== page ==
2. The frescoes that we contemplate here introduce us to the world of Revelation. The truths of our faith speak to us here from all sides. From them the human genius has drawn its inspiration, committing itself to portraying them in forms of unparalleled beauty. This is why the Last Judgement above all awakens within us the keen desire to profess our faith in God, Creator of all things seen and unseen. And at the same time, it stimulates us to reassert our adherence to the risen Christ, who will come again on the Last Day as the supreme Judge of the living and the dead. Before this masterpiece we confess Christ, King of the ages, whose kingdom will have no end.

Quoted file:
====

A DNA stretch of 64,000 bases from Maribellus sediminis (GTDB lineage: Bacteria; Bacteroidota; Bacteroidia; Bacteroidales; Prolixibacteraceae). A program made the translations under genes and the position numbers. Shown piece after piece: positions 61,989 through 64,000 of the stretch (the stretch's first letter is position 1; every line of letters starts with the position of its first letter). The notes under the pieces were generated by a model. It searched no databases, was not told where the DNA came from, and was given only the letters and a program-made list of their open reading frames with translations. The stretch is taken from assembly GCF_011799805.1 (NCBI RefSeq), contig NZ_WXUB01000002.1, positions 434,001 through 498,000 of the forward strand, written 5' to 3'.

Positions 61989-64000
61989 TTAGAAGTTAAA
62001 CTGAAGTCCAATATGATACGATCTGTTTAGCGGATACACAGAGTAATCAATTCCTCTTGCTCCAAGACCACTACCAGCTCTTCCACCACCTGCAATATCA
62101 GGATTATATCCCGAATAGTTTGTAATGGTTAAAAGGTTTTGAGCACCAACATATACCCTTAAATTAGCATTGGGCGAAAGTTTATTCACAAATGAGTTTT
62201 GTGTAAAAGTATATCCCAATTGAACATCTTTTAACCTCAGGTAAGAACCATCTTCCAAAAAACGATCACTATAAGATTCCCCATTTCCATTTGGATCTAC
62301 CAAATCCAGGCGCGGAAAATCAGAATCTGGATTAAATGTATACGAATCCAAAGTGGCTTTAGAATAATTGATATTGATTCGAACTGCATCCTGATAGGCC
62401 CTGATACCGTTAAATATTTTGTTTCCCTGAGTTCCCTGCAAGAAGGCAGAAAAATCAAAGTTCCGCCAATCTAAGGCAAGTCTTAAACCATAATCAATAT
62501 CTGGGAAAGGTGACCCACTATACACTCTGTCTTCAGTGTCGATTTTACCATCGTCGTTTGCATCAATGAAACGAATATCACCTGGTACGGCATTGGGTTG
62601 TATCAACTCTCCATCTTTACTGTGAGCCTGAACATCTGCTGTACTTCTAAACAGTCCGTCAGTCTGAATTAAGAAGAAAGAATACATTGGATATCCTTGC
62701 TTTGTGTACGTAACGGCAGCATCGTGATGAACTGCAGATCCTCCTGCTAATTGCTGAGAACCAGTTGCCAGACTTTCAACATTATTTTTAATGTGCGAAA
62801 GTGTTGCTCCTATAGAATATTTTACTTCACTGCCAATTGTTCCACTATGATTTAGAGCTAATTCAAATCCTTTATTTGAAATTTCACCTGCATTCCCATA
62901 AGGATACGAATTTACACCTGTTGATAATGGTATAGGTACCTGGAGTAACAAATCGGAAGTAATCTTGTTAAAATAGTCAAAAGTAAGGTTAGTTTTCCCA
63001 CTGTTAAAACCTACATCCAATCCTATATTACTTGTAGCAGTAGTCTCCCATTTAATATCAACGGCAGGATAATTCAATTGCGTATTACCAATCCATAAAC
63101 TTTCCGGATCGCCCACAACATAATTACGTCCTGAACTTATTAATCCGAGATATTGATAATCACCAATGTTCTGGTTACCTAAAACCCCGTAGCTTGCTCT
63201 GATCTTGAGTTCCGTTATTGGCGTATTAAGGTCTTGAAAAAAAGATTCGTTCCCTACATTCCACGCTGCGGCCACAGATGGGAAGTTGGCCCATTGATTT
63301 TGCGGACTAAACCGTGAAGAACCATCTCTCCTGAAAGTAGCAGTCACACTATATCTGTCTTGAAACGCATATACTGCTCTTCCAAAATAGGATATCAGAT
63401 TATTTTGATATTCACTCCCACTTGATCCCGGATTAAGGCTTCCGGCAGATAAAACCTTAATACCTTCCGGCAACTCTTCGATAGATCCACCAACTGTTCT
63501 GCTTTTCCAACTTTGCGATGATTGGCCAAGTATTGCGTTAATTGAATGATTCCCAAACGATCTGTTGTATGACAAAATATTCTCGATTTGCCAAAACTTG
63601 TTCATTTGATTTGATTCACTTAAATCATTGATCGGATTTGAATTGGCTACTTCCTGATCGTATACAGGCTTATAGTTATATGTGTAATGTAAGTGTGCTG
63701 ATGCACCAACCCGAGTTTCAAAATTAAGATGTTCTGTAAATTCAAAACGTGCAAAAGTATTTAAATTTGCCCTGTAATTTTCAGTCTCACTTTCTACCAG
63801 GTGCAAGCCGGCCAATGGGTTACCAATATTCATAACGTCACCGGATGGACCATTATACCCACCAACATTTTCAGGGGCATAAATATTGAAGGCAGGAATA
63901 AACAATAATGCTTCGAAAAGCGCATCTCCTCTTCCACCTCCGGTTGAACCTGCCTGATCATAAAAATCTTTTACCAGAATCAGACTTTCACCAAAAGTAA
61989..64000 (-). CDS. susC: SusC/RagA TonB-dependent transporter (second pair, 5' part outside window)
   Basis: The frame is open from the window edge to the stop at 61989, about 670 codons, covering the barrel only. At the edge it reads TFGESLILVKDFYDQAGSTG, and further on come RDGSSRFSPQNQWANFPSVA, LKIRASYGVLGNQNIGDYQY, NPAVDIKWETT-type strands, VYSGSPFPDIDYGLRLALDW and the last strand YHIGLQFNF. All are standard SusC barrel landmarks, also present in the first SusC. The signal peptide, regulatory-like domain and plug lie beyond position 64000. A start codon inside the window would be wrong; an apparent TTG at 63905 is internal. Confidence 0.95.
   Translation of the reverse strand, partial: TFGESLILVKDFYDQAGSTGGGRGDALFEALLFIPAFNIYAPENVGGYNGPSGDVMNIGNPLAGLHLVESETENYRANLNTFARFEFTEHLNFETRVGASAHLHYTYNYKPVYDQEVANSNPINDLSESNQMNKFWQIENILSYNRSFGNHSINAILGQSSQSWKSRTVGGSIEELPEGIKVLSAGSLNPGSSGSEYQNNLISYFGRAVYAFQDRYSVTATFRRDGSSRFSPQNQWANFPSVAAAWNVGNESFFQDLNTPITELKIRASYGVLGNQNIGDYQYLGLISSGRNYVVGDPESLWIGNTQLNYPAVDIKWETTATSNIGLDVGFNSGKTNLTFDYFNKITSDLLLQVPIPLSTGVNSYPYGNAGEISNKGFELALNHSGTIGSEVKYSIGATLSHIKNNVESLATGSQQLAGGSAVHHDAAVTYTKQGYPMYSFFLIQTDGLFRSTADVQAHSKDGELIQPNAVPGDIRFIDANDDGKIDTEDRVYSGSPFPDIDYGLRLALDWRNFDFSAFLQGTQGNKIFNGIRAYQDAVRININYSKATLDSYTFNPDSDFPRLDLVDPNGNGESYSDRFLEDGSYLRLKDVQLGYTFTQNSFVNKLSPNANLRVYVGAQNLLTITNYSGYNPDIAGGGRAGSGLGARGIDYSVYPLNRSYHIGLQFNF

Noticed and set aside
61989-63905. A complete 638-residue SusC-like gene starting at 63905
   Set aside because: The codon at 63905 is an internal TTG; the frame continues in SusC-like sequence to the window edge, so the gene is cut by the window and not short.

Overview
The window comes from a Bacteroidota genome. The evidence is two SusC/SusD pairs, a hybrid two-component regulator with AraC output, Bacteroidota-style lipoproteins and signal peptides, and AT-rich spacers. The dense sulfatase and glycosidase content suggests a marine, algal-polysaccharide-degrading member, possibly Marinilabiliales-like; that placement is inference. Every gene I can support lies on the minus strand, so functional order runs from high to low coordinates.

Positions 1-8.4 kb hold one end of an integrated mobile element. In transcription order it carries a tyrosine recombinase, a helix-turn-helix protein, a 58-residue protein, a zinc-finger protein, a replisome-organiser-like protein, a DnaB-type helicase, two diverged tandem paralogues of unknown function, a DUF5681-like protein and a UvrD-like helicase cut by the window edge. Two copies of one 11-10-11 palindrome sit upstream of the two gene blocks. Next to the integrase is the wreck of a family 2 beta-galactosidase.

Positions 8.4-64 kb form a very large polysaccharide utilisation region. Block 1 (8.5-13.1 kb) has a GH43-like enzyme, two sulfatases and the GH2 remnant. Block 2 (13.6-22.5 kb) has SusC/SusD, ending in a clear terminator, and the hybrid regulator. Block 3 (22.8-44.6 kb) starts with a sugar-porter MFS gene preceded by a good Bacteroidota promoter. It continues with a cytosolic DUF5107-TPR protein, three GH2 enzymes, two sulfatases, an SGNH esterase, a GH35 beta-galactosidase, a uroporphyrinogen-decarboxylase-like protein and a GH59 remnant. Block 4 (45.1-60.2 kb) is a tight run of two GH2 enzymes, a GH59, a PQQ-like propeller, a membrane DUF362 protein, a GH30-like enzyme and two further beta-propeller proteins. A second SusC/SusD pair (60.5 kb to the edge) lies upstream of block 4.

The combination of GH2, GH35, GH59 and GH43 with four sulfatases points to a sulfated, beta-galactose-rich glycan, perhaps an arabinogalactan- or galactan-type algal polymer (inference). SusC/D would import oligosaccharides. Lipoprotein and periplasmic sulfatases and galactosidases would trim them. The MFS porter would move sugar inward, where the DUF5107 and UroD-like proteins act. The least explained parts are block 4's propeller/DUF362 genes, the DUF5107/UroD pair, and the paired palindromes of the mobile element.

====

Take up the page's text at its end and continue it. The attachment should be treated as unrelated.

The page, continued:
It is precisely this eternal Son to whom the Father has entrusted the cause of human redemption, who speaks to us in the dramatic setting of the Last Judgement. We are in front of an extraordinary Christ. He is endowed with an ancient beauty that is somehow detached from the traditional pictorial model. In the great fresco he strikingly reveals the whole mystery of his glory linked to the Resurrection. To be gathered here during the Easter Octave is extremely propitious. More especially we stand before the glory of Christ's humanity. In fact, he will return in his humanity to judge the living and the dead, penetrating the depths of the human conscience and revealing the power of his redemption. For this reason we find his Mother, the "Alma socia Redemptoris' next to him. Christ in the history of humanity is the true cornerstone, of whom the Psalmist says: "the stone which the builders rejected has become the cornerstone" (Ps 117 [118]:22). This stone therefore cannot be rejected. As the only Mediator between God and men, from the Sistine Chapel Christ expresses in himself the whole mystery of the visibility of the Invisible.